Residents face winter heating bills, but the new state emergency assistance program has yet to open
Energy costs have skyrocketed this winter for both home heat and home power. (Courtesy of Eversource)
A new program is meant to provide additional assistance to Granite Staters as energy rates for home heat and power are soaring. But with the heating season underway, the program has not yet opened and is not yet providing payments to residents in the state who aren’t covered by permanent heat assistance programs.
That’s prompted concern from advocates and residents in critical need of assistance who are facing imminent fuel payments. The program was designed to provide one-time assistance of $200 toward electric bills and $450 toward heating fuel payments to people earning between 60 and 75 percent of state median income. But advocates say the state Department of Energy hasn’t provided information to the public about when the program will open and when they can expect the assistance.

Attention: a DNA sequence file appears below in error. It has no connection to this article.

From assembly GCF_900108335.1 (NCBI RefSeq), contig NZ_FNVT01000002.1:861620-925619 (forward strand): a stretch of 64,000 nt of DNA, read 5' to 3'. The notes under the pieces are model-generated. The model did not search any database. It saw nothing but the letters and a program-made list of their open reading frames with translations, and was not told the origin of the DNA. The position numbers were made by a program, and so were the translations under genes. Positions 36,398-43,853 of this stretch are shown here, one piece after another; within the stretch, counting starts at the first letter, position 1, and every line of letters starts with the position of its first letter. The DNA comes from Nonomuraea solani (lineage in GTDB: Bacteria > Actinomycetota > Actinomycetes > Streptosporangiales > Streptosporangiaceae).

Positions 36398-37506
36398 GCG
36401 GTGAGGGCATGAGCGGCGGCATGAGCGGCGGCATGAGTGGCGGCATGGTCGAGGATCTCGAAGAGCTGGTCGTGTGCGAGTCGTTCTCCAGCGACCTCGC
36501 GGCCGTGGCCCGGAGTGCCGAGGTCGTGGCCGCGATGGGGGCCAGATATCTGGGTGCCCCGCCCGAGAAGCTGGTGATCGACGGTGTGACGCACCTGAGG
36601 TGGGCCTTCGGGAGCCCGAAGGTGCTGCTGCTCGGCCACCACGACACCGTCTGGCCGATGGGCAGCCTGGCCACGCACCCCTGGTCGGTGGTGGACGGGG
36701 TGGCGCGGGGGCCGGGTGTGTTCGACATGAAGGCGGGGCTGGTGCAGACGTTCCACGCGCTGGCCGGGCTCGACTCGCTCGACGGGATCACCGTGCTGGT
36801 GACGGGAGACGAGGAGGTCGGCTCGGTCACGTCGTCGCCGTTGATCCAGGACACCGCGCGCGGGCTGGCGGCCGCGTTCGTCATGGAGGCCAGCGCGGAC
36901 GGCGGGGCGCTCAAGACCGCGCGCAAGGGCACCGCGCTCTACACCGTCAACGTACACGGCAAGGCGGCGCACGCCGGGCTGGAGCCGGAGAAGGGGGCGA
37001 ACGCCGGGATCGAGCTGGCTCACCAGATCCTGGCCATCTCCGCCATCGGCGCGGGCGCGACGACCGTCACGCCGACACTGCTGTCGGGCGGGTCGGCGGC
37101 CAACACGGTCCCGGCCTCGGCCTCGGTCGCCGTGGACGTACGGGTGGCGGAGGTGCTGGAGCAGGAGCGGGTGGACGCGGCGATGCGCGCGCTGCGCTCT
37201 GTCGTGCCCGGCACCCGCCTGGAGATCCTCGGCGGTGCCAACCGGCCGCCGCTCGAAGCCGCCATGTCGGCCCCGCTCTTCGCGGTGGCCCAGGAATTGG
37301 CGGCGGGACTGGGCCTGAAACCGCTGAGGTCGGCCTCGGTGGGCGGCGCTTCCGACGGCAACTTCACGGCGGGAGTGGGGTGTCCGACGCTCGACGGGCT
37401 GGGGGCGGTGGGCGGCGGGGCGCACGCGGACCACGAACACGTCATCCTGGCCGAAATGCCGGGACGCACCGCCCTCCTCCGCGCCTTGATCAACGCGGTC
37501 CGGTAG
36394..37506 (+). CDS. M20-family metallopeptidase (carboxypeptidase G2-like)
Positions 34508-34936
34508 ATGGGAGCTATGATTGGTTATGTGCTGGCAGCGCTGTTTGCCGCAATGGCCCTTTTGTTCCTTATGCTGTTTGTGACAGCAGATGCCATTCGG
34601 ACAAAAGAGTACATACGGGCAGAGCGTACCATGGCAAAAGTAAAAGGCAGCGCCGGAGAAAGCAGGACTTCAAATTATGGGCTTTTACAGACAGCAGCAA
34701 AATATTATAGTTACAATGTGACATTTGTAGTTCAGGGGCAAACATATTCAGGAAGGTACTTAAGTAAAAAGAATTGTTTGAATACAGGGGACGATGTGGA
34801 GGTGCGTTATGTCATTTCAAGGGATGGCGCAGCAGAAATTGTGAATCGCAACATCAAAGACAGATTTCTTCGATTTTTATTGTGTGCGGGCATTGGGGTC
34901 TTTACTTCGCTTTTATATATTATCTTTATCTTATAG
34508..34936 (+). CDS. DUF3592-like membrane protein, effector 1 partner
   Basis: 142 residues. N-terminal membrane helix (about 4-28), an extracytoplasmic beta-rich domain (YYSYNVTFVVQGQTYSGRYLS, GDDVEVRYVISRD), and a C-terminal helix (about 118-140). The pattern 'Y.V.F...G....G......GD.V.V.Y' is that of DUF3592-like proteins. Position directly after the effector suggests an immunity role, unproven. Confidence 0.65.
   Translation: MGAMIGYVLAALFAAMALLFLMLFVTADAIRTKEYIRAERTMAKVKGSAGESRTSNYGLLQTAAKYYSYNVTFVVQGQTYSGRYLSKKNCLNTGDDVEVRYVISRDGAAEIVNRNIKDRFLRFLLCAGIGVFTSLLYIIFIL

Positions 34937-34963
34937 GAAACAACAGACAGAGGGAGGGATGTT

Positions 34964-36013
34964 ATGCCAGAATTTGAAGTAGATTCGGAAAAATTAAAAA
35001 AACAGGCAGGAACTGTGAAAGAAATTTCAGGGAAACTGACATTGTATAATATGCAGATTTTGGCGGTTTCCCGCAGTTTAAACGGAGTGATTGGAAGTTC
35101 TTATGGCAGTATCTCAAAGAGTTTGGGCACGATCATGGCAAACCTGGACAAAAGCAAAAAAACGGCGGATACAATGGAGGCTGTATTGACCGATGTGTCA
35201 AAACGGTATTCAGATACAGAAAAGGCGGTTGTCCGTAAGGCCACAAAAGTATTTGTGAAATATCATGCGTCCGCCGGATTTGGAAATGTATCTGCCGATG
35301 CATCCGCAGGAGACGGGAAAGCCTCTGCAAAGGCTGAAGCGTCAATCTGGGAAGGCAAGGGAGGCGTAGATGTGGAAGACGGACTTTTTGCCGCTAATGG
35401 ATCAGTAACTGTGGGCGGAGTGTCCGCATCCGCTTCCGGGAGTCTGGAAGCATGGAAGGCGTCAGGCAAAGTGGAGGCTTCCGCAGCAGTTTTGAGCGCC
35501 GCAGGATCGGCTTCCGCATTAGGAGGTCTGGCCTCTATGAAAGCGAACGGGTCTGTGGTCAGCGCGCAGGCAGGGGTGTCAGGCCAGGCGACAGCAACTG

In response to questions from the Bulletin, the department said that the program is on track to open by the end of the year.
“We don’t know what is causing the delay in opening the new program for households with income between 60-75% of state median income, but it is concerning because energy costs have increased significantly and there are people who would greatly benefit from the assistance,” said Ray Burke, director of New Hampshire Legal Assistance’s energy and justice program, in an email.
The department’s Deputy Commissioner Chris Ellms has pushed back on the idea that the program is behind schedule. In an email, he said the program has not yet opened because additional software had to be developed for tracking and reporting purposes before the program could launch. He also said community action programs, responsible for administering the program have seen what he called a substantial increase in applications for assistance programs.
“The emergency programs continue to be on track to open by the end of the year, consistent with what was communicated to the Legislature before the bill was taken up in September,” said Ellms in an email.